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Target Data Breach Costs Banks Big Money: Are more secure credit cards on the way?

Feb 18, 2014 // Andrew Stroup

Target’s recent data breach has left banks seeing red in more ways than one. Banking industry organizations are now estimating that their costs associated with this data theft will exceed a whopping $200 million. As a precautionary measure to prevent fraud, banks are on the hook for replacing nearly 40 million debit and credit cards whose information was compromised in one of the most damaging hacker attacks in recent memory. Perhaps most infuriating for these banks is that Target got away pretty much scott free, only having to cough up two years of credit monitoring for those who want it, and pledging $5 million towards a cybersecurity coalition.

 So were any lessons learned? Hopefully. America has lagged behind pretty much the rest of the world in adopting chip-based credit cards. As a result, hackers hoping to capitalize on this security weakness have increasingly directed their attacks at companies with large amounts of American customers. Credit card companies are now seeking to have America join the 21st century by adopting a pin and chip system for processing payments.

Instead of having a magnetic stripe, credit and debit cards will be embedded with a microchip. At the point of sale the customer will insert their payment card into a machine and enter a PIN. The transaction is then processed like a normal credit card. This technology is more secure for a number of reasons:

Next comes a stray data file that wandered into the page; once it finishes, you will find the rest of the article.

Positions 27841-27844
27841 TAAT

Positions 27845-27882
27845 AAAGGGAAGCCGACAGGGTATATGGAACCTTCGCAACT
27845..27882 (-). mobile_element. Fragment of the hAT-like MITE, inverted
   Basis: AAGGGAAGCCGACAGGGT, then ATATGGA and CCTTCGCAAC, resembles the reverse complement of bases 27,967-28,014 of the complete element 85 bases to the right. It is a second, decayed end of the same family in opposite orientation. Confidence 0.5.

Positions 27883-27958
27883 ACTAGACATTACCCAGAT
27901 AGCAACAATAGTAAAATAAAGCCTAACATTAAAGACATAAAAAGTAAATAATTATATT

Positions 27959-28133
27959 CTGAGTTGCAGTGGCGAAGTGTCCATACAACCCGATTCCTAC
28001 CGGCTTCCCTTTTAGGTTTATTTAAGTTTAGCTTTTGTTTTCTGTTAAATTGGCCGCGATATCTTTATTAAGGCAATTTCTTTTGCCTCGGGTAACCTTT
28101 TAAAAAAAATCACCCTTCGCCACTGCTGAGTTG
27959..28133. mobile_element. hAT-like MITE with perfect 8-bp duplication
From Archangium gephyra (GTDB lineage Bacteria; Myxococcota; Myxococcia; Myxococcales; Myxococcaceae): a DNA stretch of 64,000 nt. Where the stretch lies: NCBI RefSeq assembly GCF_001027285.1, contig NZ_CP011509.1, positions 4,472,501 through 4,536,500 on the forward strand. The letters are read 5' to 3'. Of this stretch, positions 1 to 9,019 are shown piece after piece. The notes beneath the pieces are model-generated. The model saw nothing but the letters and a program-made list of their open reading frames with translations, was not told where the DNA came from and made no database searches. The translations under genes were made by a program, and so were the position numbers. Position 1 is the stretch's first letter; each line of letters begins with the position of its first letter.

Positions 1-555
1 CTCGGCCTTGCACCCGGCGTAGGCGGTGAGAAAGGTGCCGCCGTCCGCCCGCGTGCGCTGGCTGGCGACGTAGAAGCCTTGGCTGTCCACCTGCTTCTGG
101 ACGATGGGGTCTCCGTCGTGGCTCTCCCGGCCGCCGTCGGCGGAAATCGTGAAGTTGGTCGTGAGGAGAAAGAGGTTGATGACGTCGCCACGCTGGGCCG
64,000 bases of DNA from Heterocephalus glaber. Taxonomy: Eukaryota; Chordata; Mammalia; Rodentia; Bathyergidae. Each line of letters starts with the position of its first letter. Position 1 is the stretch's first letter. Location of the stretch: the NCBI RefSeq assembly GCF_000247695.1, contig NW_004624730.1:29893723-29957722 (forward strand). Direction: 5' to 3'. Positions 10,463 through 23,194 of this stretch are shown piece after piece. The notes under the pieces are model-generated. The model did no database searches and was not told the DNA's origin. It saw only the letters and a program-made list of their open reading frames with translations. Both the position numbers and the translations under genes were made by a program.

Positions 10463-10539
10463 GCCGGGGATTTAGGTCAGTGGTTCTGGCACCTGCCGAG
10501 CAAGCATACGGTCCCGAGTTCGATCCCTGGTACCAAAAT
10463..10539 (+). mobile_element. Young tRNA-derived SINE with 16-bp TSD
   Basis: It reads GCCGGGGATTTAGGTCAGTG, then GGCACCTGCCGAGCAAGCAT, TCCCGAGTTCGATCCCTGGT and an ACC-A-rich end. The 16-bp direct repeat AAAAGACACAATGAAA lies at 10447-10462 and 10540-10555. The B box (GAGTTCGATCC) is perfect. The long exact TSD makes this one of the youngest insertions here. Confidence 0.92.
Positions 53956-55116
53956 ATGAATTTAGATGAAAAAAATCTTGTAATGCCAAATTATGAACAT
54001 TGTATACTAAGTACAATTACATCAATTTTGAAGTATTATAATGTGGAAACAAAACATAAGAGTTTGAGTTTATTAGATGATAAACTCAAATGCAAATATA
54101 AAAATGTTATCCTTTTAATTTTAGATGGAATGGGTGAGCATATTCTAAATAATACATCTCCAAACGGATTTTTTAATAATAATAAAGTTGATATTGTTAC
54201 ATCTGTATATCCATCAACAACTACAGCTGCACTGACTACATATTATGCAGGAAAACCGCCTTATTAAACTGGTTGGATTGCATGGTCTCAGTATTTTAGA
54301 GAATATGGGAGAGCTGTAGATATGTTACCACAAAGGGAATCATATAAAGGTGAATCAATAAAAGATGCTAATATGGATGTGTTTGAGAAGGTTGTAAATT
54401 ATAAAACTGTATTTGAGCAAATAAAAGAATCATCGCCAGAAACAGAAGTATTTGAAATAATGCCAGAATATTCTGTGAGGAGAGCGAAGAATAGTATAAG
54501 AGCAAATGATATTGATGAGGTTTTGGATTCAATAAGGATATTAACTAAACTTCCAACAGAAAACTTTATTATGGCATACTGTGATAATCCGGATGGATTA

• Because you have to enter a PIN while the card is inserted into a checkout terminal, the cashier will no longer be handling the card
  • It is harder for hackers to duplicate the information contained within the chip, raising their costs to replicate stolen cards
  • Having the card by itself is useless: the hacker needs the PIN to successfully use a stolen card, which can be changed at any moment by the cardholder

According to an informal survey, these chip and pin systems have reduced credit card fraud in France by nearly 80% since they were introduced. Citing these statistics, and odd coalition of banks, retailers, and consumer advocacy groups have been agitating for change. Responding to their calls, or maybe their bottom lines, both Mastercard and Visa have pledged to equip all of their cards with microchips by the end of 2015. While this won’t eliminate credit card fraud, it will make it much more expensive for hackers to use your account information for their benefit, which is half the battle.